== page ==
The polymeric flocculant employed in the present invention should be water soluble. The water solubility characteristic preferably is defined in terms of fluidity of aqueous solutions of the polymer. By "water soluble" is meant herein, and generally, that an aqueous solution of the polymer, at the polymer actives concentration at which it is charged to the primary settler feed is reasonably fluid, and preferably has a viscosity of no more than about 5,000 to 20,000 cps Brookfield, at ambient room temperature (from about 23° to about 26° C.). Such water solubility characteristic generally does not create a molecular weight ceiling because even an acrylamide homopolymer, substantially free of any electrolytic groups, meets such a standard at the high molecular weights that can now be provided by conventional synthesis techniques, provided the polymer is substantially linear, and hence the highly anionic polymeric flocculants employed in the present invention will generally be even more water soluble at a given molecular weight.
Vinyl addition polymers comprised of anionic acrylate mer units and/or N-sulfoalkyl (meth)acrylamide mer units, optionally together with (meth)acrylamide mer units, may be directly synthesized from the corresponding monomers by known techniques, for instance using as the sulfonate-containing monomer the 2-acrylamido-2-methylpropane sulfonic acid, or the methacrylamide version thereof. N-sulfoalkyl (meth)acrylamide mer units can also be incorporated into an existing polymer by post-polymerization derivatization, for instance by one of the methods described in U.S. Pat. No. 4,762,894 (Fong et al.) issued Aug. 9, 1988, U.S. Patent No. 4,680,339 (Fong) issued Jul. 14, 1987, U.S. Pat. No. 4,795,789 (Fong et al.) issued Jan. 3, 1989, and U.S. Pat. No. 4,604,431 (Fong et al.) issued Aug. 5, 1986, the disclosures of all of which are hereby incorporated hereinto. The sulfonated mer units of such post-polymerization derivatized polymers are generally of the sulfonate N-alkyl substituted (meth)acrylamide type.
High molecular weight polymeric flocculants of the type described above are commonly synthesized and commercially supplied in the form of water-in-oil emulsions form. Water-in-oil emulsions of the high molecular weight anionically charged polymers useful in this invention are available commercially from a variety of sources. The water-in-oil emulsion form for these types of polymers is preferred because it permits the polymer to be prepared and shipped at reasonably high concentrations (and the polymer therein is readily dispersible in water upon inversion of such emulsion by known techniques, which is desirable for many use applications). Water-in-oil emulsions of vinyl addition polymers are well known and are described, for instance, in U.S. Pat. No. 3,284,393, Vanderhoff, and U.S. Pat. No. Re. 28,474, Anderson-Frisque, and the disclosures of these patents are incorporated herein by reference. The use of high molecular weight water soluble polymeric flocculants supplied in dry powder form is of course not excluded, and the preparation of a solution from dry powder eliminates the presence of the oil constituent present in the latex form.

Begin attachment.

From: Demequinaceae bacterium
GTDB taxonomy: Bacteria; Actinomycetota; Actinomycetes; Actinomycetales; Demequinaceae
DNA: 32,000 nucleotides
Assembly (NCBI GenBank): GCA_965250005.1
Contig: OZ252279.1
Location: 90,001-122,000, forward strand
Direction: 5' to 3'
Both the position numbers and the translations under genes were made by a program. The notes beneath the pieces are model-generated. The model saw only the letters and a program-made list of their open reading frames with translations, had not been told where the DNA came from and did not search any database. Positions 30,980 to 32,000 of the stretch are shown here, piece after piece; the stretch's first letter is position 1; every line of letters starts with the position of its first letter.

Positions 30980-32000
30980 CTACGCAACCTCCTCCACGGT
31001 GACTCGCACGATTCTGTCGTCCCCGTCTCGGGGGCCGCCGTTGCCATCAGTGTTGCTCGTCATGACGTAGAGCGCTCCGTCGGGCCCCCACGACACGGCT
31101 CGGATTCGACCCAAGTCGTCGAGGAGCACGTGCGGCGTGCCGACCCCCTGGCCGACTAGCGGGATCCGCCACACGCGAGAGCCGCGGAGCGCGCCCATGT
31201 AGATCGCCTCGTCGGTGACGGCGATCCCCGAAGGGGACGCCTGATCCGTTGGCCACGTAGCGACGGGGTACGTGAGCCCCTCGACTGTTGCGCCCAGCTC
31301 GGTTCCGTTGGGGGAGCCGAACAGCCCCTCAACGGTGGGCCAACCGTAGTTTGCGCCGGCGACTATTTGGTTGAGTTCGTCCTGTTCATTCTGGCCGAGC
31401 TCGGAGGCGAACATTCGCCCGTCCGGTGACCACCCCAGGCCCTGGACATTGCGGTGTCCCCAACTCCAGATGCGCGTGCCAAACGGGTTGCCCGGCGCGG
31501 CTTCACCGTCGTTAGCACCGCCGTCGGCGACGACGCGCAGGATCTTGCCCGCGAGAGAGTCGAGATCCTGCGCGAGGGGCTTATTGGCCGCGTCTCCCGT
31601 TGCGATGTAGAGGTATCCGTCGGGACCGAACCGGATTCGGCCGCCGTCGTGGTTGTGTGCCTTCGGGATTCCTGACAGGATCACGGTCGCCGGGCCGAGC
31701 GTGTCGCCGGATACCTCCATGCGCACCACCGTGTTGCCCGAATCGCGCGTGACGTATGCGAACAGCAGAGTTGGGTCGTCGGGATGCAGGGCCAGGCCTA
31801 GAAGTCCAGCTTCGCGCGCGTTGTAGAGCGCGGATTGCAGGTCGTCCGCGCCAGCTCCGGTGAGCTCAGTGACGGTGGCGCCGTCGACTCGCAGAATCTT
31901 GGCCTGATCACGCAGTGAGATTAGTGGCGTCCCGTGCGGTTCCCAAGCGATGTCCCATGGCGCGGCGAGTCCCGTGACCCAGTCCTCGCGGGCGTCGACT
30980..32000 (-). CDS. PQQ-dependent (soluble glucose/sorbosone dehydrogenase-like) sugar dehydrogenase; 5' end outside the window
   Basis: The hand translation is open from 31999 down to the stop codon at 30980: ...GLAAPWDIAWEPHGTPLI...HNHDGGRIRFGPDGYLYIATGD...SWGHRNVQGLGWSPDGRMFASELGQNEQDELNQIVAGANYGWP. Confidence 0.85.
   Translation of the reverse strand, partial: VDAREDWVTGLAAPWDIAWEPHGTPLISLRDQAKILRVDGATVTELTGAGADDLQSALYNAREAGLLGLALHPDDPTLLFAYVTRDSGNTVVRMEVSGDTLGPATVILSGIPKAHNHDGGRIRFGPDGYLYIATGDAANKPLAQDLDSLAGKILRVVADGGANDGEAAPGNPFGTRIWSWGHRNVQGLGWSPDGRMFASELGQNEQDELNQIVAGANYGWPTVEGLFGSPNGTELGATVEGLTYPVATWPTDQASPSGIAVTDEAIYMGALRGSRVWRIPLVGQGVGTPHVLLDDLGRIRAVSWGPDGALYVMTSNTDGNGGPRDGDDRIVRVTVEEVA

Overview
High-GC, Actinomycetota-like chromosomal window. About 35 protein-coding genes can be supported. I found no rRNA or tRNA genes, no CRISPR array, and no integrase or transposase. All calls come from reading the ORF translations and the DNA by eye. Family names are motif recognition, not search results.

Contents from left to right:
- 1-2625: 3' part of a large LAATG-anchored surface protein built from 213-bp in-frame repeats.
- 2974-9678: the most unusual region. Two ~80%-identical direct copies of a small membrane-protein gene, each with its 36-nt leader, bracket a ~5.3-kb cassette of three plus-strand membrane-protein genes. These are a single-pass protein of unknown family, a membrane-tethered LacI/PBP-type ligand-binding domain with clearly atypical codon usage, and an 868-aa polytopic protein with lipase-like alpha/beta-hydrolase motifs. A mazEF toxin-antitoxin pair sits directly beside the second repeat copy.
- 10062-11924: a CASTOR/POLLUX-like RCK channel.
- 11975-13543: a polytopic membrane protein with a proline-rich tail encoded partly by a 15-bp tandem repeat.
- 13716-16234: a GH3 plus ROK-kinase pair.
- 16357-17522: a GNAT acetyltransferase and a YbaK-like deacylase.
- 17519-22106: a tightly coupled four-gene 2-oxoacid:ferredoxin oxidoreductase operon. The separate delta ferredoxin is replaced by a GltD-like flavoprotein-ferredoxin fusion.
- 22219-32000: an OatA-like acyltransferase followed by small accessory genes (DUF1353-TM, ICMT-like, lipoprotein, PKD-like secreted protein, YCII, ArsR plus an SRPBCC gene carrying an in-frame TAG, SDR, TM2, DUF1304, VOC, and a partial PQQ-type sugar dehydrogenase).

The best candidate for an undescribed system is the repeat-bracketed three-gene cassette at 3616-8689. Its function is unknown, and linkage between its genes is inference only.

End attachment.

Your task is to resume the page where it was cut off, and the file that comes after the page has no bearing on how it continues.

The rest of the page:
The typical polymeric flocculant is substantially linear and substantially free of pendant hydrophobic radicals or hydrophobic polymer backbone segments, but the present invention does not exclude the use of polymers having some branching or cross-linking, or some hydrophobic moieties, provided the polymer retains its water solubility and flocculation activity. An amphoteric polymer, as noted above, also is not excluded for use in the present process.
The use of alginic acid has demonstrated surprisingly greater activity in reducing the suspended solids in the supernatant of a flocculated primary settler feed when used in conjunction with anionically charged high molecular weight water soluble flocculants, and it is believed that a comparable activity level would be seen when used to clarify mud wash liquors.
Alginic acid is a polysaccharide found in all brown seaweeds of the genus Phaeophyceae which grow on rocky shores or ocean areas that have clean, rocky bottoms. These seaweeds are commonly found along the shore where depths are less than about 125 feet, the maximum depth to which sunlight will penetrate. They have been seldom spotted at the high-tide line. Although algin was consumed by humans dating back to 600 B.C., it was first discovered by a British chemist, E. C. C. Stanford in 1880. In 1896 A. Krefting prepared a pure alginic acid. In 1929 Kelco Corporation began commercial production of alginates and introduced milk-soluble algin as an ice cream stabilizer in 1934. Only a few species of brown seaweeds are used for commercial production of algin. The principal source of the world's supply of algin is the giant kelp, Macrocystis pyrifera, found along the coasts of North and South America, New Zealand, Australia, and Africa. Other seaweeds used in algin manufacture include Ascophyllum nodosum and species of Lammaria and Ecklonia.
Alginic acid is a high molecular weight linear glycuronan comprising solely D-mannuronic acid (m) and L-guluronic acid (g). Different alginic acids occur based on their m to g ratio usually in the form of an alkali metal salt. Table 1 lists the composition of alginic acids extracted from various seaweeds. While the exact molecular weights of the various alginic acids tested herein has not been absolutely quantified, it is estimated that the materials tested have molecular weights ranging from as low as 10,000 to as high as 250,000. It appears that higher molecular weight alginic acid materials give higher performance in the practice of this invention.